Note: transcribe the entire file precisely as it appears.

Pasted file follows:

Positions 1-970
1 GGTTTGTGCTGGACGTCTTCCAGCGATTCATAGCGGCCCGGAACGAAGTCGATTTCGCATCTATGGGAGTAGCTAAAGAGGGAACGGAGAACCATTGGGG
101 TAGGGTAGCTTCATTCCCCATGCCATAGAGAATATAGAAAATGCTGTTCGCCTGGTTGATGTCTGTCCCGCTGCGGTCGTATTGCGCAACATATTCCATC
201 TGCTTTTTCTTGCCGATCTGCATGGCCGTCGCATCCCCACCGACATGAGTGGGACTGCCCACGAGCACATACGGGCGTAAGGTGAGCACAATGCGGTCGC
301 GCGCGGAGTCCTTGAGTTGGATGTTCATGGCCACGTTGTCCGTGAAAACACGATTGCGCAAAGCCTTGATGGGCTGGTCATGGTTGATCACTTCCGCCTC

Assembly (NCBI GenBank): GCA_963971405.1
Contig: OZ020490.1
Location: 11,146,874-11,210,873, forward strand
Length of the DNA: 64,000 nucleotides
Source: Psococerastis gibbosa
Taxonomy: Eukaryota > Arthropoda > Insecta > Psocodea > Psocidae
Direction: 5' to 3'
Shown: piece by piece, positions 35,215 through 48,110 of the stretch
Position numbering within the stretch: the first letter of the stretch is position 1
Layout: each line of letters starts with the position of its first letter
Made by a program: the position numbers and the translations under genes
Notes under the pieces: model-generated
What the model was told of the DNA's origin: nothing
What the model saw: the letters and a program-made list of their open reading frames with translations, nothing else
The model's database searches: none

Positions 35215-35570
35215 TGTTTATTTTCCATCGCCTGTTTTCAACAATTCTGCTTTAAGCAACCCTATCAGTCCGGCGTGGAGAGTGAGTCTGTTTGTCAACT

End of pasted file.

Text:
Positions 1-970
1 GGTTTGTGCTGGACGTCTTCCAGCGATTCATAGCGGCCCGGAACGAAGTCGATTTCGCATCTATGGGAGTAGCTAAAGAGGGAACGGAGAACCATTGGGG
101 TAGGGTAGCTTCATTCCCCATGCCATAGAGAATATAGAAAATGCTGTTCGCCTGGTTGATGTCTGTCCCGCTGCGGTCGTATTGCGCAACATATTCCATC
201 TGCTTTTTCTTGCCGATCTGCATGGCCGTCGCATCCCCACCGACATGAGTGGGACTGCCCACGAGCACATACGGGCGTAAGGTGAGCACAATGCGGTCGC
301 GCGCGGAGTCCTTGAGTTGGATGTTCATGGCCACGTTGTCCGTGAAAACACGATTGCGCAAAGCCTTGATGGGCTGGTCATGGTTGATCACTTCCGCCTC

Assembly (NCBI GenBank): GCA_963971405.1
Contig: OZ020490.1
Location: 11,146,874-11,210,873, forward strand
Length of the DNA: 64,000 nucleotides
Source: Psococerastis gibbosa
Taxonomy: Eukaryota > Arthropoda > Insecta > Psocodea > Psocidae
Direction: 5' to 3'
Shown: piece by piece, positions 35,215 through 48,110 of the stretch
Position numbering within the stretch: the first letter of the stretch is position 1
Layout: each line of letters starts with the position of its first letter
Made by a program: the position numbers and the translations under genes
Notes under the pieces: model-generated
What the model was told of the DNA's origin: nothing
What the model saw: the letters and a program-made list of their open reading frames with translations, nothing else
The model's database searches: none

Positions 35215-35570
35215 TGTTTATTTTCCATCGCCTGTTTTCAACAATTCTGCTTTAAGCAACCCTATCAGTCCGGCGTGGAGAGTGAGTCTGTTTGTCAACT